RapidShare is one of the oldest file sharing services still in existence—it began a solid three years before Megaupload. You might even go as far as to say that RapidShare was the first to come up with the shady business model that Megaupload perfected. Prior to the shutdown, Megaupload was bringing in $175 million in net income, which is pretty impressive considering it only had about 150 employees.
The way RapidShare works is certainly the worst thing about it. You want to download a file? You must first wait six minutes. You want to download another file? Now you have to wait 167 minutes. Once you’re done waiting for the download to start, it’s time to wait some more since you’ll be limited to about 200KB/s, maximum. If you don’t want to play the waiting game, you can always purchase a RapidShare subscription which gives you an allotted number of “rapid” downloads per month, starting at about $13. RapidShare really does go out of its way to make sure using a free account is absolutely intolerable.
On the plus side, you don’t have to battle with third-party ads or pop-ups. All of the page space is already taken up by RapidShare’s own subscription ads anyway. Also, since RapidShare requires its users to register (either with a free or paid account) in order to upload files, piracy is much less of an issue, though that doesn’t mean RapidShare hasn’t had its share of trouble.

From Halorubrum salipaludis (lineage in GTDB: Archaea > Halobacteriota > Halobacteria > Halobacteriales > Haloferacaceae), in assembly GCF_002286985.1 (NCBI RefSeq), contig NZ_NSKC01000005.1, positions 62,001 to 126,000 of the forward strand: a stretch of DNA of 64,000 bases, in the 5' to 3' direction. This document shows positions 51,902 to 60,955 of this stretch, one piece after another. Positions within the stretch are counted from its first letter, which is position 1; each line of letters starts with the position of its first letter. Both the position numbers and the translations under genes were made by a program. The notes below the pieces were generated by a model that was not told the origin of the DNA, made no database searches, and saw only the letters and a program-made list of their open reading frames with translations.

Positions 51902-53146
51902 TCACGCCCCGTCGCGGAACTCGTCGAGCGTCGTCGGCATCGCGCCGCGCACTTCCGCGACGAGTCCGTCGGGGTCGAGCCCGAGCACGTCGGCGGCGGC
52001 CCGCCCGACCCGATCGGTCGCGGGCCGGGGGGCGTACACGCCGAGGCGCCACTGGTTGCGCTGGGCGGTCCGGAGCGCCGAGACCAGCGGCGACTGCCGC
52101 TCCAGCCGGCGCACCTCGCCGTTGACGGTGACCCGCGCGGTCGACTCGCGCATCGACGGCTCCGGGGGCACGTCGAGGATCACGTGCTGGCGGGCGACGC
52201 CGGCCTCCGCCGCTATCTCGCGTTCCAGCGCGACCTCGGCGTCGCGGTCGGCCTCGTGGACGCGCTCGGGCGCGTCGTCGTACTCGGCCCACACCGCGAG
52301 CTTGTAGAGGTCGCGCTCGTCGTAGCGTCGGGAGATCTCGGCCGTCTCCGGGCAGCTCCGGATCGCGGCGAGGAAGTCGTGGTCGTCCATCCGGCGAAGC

RapidShare has been pulled into court on several occasions over copyright infringements, and despite a few preliminary injections that were later overturned by the higher courts, it has yet to lose big. Being headquartered in Switzerland, the Mecca for pirate and pirate-like sites, certainly helps, and thanks to the registration requirement for uploaders, judges consistently rule that RapidShare is not liable for its users’ copyright infringements.
Perhaps even more surprising is RapidShare’s strong political stance advocating internet privacy.